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Canada that we still use nowadays. With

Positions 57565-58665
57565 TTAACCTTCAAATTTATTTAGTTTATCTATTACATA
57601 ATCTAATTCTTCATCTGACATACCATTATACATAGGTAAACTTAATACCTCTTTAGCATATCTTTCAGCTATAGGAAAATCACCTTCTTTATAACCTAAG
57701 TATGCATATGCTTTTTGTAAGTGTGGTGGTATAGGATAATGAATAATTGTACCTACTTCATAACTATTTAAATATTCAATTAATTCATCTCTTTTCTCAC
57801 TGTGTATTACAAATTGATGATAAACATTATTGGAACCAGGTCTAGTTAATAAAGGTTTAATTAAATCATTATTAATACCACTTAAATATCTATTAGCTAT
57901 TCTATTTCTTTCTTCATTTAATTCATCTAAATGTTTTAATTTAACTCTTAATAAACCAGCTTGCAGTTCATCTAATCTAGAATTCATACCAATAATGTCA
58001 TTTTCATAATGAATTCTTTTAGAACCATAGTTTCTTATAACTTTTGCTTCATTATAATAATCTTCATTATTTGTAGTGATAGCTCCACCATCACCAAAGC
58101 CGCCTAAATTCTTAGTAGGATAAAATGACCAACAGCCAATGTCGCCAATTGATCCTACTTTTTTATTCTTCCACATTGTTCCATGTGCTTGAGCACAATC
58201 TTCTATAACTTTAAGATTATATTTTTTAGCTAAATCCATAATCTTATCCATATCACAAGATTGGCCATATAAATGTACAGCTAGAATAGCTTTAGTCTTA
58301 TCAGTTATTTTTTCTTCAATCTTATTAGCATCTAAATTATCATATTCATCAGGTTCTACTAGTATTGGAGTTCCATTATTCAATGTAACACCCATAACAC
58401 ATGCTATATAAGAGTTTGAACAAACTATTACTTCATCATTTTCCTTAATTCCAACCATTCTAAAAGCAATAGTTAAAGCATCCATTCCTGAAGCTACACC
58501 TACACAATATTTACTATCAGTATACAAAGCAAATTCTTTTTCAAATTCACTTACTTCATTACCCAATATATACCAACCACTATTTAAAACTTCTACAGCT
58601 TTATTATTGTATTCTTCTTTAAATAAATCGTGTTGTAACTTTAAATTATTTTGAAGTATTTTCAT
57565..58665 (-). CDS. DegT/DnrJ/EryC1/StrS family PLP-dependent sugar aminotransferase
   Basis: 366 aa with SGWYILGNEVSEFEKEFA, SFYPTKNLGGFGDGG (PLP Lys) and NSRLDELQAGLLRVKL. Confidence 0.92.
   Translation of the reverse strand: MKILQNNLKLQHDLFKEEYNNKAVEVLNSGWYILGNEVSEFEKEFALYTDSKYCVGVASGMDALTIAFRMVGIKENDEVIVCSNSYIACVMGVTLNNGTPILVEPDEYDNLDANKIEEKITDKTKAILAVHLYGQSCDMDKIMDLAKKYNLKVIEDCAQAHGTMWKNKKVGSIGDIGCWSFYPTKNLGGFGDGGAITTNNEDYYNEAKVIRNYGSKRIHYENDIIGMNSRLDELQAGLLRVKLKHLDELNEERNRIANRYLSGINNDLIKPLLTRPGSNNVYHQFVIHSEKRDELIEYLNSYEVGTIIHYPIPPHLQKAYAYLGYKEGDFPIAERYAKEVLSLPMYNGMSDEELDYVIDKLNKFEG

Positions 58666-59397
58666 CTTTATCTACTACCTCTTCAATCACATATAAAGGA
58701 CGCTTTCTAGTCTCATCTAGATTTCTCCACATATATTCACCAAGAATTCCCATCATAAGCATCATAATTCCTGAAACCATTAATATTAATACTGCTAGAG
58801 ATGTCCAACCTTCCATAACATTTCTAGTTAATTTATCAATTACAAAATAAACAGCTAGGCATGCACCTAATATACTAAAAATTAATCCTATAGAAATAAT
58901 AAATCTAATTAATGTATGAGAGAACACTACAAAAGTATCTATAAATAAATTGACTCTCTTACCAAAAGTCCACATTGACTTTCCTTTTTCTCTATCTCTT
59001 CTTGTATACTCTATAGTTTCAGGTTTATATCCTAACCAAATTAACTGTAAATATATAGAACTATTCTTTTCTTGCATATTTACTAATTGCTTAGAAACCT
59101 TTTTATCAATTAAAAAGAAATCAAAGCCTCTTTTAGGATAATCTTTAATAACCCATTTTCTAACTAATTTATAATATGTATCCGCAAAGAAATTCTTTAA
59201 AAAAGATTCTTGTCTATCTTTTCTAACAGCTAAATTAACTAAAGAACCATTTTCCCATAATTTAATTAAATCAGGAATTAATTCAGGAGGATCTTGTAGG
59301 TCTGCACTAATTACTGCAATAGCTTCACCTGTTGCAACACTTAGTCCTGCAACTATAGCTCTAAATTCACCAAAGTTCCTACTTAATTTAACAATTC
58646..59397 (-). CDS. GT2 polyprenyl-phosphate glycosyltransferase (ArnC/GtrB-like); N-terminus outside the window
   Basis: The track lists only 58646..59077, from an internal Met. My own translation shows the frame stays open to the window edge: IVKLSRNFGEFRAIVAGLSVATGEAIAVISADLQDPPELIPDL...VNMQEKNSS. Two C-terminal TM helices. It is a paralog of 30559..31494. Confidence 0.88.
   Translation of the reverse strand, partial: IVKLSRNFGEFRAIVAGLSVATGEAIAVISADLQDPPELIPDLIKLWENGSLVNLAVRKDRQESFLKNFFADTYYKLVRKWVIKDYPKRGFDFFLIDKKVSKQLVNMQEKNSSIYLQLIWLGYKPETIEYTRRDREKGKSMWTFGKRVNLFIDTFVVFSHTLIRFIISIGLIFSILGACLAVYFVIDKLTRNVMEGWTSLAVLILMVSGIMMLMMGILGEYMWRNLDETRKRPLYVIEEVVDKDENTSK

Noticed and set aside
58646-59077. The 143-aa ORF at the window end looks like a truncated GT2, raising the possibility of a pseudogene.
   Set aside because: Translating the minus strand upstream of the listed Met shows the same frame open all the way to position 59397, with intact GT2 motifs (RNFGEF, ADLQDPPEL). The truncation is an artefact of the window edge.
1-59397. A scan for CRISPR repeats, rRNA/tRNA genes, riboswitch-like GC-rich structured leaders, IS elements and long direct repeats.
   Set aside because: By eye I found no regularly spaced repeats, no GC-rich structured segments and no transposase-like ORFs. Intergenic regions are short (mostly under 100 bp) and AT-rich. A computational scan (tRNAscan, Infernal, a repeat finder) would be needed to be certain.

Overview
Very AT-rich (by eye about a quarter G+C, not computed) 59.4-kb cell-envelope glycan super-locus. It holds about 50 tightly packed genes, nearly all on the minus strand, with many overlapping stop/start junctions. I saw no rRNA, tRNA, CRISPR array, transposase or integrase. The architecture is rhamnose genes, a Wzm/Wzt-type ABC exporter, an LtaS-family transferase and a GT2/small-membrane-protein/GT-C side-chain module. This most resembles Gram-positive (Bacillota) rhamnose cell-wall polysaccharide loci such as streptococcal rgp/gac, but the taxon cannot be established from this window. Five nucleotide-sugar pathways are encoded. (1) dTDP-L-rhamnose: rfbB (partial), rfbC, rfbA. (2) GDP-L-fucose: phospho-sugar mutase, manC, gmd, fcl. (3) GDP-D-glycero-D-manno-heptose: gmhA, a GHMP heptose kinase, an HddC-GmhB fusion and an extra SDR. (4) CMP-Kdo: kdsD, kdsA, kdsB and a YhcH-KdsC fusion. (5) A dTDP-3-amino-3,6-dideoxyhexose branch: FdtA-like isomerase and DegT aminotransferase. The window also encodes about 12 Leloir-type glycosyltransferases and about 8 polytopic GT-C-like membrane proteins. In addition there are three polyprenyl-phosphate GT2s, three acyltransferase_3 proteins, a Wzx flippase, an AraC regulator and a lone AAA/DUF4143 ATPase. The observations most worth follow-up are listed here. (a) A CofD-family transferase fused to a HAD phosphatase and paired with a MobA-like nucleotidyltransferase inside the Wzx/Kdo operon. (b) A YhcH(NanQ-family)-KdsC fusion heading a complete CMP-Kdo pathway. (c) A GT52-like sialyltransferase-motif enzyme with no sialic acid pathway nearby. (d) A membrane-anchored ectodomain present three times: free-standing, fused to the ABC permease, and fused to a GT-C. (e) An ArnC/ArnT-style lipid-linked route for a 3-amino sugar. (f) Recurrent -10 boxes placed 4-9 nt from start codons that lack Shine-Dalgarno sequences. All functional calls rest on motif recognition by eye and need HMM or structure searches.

Canada in the 1950sAfter world war II Canada had never experienced true peace since before the 1900s, wars and bad economy took over everyone’s thoughts and worries that they never had time to enjoy a normal life. According to the book Face Of A Nation, after the second world war the Canadian government had contributed $21.8 billion in technologies and supplies, this brought opportunity to use these new technologies after the war, which is what essentially created televisions, computers, ATMs, ballpoint pen and other appliances that we still use nowadays. With the discovery of these items there had to be factories to produce them and workers to operate the machines, at this time Canada’s unemployment rate was at 2.4% according to www.davemanuel.com, which was the lowest it has ever been until this year, and families were doing well financially which led to them starting families and caused the baby boom generation that are today our senior citizens. I think the 1950s were Canada’s greatest decade because there was prosperity, low unemployment rate, more buying power, new technologies, population growth and the war had just ended.Politics in the 1950sThe prime minister for most of the 1950s was Louis St. Laurent, later nicknamed Uncle Louis due to his good relationship with children and a friendly elderly appearance. The book Face Of A Nation states that Louis St. Laurent was Prime Minister from 1948-1957 as a successor of Lyon Mackenzie King’s to take over the new role of leader of the Liberal party which had a majority government at the time. During his career St. Laurent accomplished many great feats, one of the first tasks he faced was bringing Newfoundland into the confederation, which then became the tenth province in 1949. Another great project was the building of the St. Lawrence seaway that linked the Great Lakes to the Atlantic ocean through the St. Lawrence River which allowed cargo ships to reach halfway across Canada and go down to the United States without having to come in through the Gulf of Mexico, this influenced the United States to partially fund the expensive project. The St. Lawrence seaway is still used to this day and provides million of kilowatts in electrical energy to Canadian homes and industries. Prime minister Louis St. Laurent had achieved other great projects but his government finally came to an end when he started the building of the transcanada pipeline, this allowed for conservatives to start a campaign against the “American Pipeline Buccaneers” (“Face Of A Nation” 194 Angelo Bolotta et al), taking down the liberal government after 11 years and starting “The Chief” Era. In 1957 John Diefenbaker came to power with a minority government and from 1957-1958 they helped farmers and raised senior pensions, the support for conservative power was increasing and liberals were decreasing. The election of 1958 made history with the most dominant majority government with 208 conservatives led by  John “The Chief” Diefenbaker. With the chief in power he promised Canadians a stronger, more united Canada and he worked hard for that by passing the Canadian Bill of rights in 1960. John Diefenbaker started a new era for Canadians which led to great prosperity in the 1960s.Economy in the 1950sAfter the war Canada was experiencing great prosperous times, this was due to the prosperity cycle, they had just been on the decline for the past fifteen years but now the economy had grown, more factories opened up, more jobs available, unemployment was at an all time low, people had more buying power, but this was all due to the billions of dollars spent into army research during the war, new technologies were invented and were making their way into Canadian homes hence more factories opening and more jobs being available. Canada’s oil and gas industry were having the greatest financial period in their history, gas was at an all time low at just 10 cents per litre, this meant that many Canadians invested in the automobile industry since it was hard to get anywhere in the suburbs far from the city without an automobile. During this period Louis St. Laurent was in charge and helped the economy by increasing investment spending during slow periods and controlling government spending when the economy was doing well (“Face Of A Nation” 194 Angelo Bolotta et al)Society in the 1950sCanadians were seeking an identity after a generation who had no childhood or teenage years and couldn’t enjoy a truly peaceful and free life due to all the wars and hardships in the economy. The baby boomers were the golden generation, born into great peaceful, financial times with a new invention coming every day making the world easier to see and enjoy. During the 1950s people were being “Americanized” and started listening to a new genre of music called Rock-and-Roll, it was the fast pace and enthusiasm of the songs that caught the attention of many young canadians and became a hit. Rock-and-Roll gave opportunities for artists such as The Crew Cuts and Paul Anka to become internationally known singers and songwriters. The style of music influenced teens to dress like their favourite artists, this led to the start of the rockers , a common group among teenagers who liked to smoke, skip class, dress with black leather jackets, sunglasses and a pair of jeans and were some of the popular kids back then. Kids were now trying to find their own identity, this meant that kids started to become less and less like their parents. This was a very special time to be a teenager because they could finally live a normal life thus being nicknamed “The Luckiest Generation” (Time Online Magazine).ConclusionThe greatest feeling anyone could ever experience is relief, finally being done with something that had been taking over your thoughts and every decision you made was based off that one series of bad events that brought nothing but sadness or stress; that is how Canadians in the 1950s felt, they had just been suffering for more than 20 years and now finally something good was happening and people were happy, that is why I believe the 1950s were the greatest decade in Canadian history, not only with technological advances or other things but something emotional, the feeling of joy and happiness and freedom from fear. There were political and economical mistakes in the 1950s, but that has always been there and will continue to happen. This is why I believe the 1950s were the greatest decade in Canadian history both economically and politically but also Canadians were finally Happy and proud to live in the “Land Of Promise”.